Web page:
An Arduino Due-based Oscilloscope and Datalogger

I’ve finally built my Due and TFT into a nice housing and coded a reasonably well-working oscilloscope and datalogger for it. Here’s what I’ve learned along the way!

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The oscilloscope showing analog input and digital output from an Arduino Uno powering a servo motor with the “knob” example sketch from the Arduino servo library.

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Datalogging on Arduino (and compatibles): A comprehensive guide

I’ve used a lot of different configurations of Arduino-related gear as datalogging utilities. So here’s a comprehensive guide on what’s possible, how to set up stuff and on what you can expect regarding accuracy, battery life and logging speed.

(However, please keep in mind that I’m neither particularly skilled with electronics nor programming and other’s know a lot more on this than I do. I’m particularly grateful that Ed Mallon provided a link to this paper he coauthored with Patricia Beddows in the comments – the work and knowledge they put into it is just amazing)

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My Arduino Uno with the datalogger shield both temperature and brightness sensors connected. I used a normal smartphone charger to power it for more than 3 days and placed it in this fireproof baking tray since I felt somewhat unsure about having it running unattended.

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Real-time simulations on an Arduino (double pendulum)

I got a small display compatible with my Due for christmas. And since I really wanted to see some arduino-in-the-loop simulations, I decided to use it for exactly this: real-time multibody simulations on the Ardunio and the results displayed on the tft.

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Speed comparisons for Arduino Uno/Nano, Due and Teensy 3.5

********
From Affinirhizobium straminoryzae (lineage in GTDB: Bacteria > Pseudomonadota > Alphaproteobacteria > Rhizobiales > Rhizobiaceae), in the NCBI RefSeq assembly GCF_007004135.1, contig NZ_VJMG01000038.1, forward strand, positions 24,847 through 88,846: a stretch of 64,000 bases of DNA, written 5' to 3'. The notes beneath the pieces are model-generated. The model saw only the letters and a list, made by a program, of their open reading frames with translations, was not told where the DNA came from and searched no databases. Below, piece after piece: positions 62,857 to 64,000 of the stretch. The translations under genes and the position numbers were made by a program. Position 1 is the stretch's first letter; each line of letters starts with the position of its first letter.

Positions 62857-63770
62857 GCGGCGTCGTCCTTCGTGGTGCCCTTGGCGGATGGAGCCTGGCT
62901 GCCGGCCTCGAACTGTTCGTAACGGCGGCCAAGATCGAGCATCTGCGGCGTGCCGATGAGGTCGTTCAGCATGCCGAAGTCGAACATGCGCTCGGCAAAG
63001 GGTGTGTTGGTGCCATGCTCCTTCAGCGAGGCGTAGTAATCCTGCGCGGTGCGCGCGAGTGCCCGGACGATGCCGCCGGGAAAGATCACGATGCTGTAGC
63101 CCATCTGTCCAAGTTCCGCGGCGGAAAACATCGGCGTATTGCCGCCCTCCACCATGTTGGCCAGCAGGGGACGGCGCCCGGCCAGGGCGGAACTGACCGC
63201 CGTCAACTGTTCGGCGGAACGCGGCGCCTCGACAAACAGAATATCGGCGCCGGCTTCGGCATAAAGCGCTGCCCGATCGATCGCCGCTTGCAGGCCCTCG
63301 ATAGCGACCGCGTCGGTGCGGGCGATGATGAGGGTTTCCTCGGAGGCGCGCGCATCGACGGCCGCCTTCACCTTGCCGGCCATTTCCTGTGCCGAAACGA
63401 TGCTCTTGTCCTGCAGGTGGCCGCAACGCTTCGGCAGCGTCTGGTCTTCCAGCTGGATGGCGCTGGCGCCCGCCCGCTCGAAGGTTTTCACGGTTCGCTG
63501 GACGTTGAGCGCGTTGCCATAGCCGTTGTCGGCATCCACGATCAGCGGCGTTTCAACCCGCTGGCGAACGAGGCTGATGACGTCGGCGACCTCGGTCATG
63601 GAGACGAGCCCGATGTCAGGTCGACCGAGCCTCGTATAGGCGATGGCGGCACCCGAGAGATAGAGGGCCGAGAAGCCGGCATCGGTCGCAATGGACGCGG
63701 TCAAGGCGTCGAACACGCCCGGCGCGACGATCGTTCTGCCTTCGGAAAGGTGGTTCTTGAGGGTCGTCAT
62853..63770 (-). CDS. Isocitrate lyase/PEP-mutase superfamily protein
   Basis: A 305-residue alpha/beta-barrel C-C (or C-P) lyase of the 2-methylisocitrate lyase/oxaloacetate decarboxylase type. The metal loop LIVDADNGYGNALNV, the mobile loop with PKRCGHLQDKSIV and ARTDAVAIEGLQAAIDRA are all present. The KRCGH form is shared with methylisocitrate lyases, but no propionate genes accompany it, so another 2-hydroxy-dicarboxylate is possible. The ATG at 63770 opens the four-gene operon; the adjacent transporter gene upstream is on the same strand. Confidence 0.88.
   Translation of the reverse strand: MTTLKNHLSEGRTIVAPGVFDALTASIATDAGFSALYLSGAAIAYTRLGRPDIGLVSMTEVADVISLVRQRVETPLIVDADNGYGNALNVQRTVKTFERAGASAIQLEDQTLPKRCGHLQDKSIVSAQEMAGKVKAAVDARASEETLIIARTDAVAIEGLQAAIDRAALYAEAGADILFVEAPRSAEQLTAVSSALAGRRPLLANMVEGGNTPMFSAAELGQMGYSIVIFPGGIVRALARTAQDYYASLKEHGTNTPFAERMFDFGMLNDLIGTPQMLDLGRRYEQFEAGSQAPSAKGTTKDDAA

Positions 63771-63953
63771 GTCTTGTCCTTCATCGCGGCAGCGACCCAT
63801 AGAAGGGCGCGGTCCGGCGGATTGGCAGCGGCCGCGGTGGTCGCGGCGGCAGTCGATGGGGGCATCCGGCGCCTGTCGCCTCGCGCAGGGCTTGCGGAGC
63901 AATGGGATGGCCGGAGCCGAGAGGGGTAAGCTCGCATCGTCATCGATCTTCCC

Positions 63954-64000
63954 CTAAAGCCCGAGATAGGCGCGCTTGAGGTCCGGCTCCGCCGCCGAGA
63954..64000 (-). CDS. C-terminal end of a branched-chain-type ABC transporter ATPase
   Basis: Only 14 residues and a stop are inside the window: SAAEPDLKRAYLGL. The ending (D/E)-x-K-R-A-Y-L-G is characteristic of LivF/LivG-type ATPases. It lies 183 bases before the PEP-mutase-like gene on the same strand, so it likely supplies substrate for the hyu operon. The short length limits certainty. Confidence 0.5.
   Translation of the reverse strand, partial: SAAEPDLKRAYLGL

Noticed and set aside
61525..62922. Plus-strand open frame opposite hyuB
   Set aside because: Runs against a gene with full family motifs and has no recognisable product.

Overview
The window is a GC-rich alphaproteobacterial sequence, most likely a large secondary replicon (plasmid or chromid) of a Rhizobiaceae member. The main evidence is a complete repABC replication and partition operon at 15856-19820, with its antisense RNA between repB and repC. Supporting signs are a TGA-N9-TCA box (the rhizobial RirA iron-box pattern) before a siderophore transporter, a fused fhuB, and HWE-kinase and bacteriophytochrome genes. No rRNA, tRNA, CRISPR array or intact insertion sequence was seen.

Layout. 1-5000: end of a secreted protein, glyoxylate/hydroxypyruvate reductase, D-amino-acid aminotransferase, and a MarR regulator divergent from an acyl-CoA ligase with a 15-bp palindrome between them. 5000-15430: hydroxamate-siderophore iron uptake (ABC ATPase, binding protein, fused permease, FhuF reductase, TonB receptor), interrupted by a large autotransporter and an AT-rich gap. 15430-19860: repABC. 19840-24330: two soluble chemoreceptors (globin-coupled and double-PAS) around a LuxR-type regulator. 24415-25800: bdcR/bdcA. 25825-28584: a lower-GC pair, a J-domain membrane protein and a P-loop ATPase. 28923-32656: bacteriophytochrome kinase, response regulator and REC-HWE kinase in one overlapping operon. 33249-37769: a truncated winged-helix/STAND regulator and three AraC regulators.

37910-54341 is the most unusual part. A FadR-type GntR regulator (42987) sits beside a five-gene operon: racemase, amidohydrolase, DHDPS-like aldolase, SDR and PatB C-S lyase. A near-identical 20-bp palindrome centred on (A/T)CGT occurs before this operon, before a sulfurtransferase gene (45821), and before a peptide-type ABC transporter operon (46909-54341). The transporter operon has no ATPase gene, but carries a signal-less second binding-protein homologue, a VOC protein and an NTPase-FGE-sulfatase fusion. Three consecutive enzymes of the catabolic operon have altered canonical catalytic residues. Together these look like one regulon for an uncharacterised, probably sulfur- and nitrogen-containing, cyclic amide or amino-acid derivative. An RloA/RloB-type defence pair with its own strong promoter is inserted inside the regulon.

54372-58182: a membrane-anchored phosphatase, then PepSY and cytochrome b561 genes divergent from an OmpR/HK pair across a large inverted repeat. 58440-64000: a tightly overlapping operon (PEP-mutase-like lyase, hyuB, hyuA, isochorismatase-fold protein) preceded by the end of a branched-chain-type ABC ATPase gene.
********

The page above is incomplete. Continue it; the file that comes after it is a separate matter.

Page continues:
It’s been more than a year since I published my post on numerical integration on an Arduino. Since then, the post has been quite popular, recieving a steady stream of visitors (mostly via Google). When I originally wrote it, I only had an Arduino Uno at hand – since then I’ve added a couple of Nanos and lately an Arduino Due to my inventory and decided it would be interesting to do a couple of speed tests to see how they perform. The latest addition to my growing circus of microcontroller boards is a Teensy 3.5 board.

As I pointed out in the original post, numerical integration relies heavily on floating-point math – which is something the Arduino’s 8-bit processor is not particularly good at. The Due features a 32-bit processor, a clock frequency of 84 instead of 16 MHz and the possibility to use double (64 bit) instead of float (32 bit) as a data type – so I was curious to see how it would compare to the Arduino Uno. The Nano is supposed to have more or less the same characteristics as an Uno, but is a lot smaller and cheaper – see below for details.

Now added to the comparison, the Teensy 3.5 includes a 32-bit processor with 120 MHz clock speed and a FPU for speedier floating-point math.

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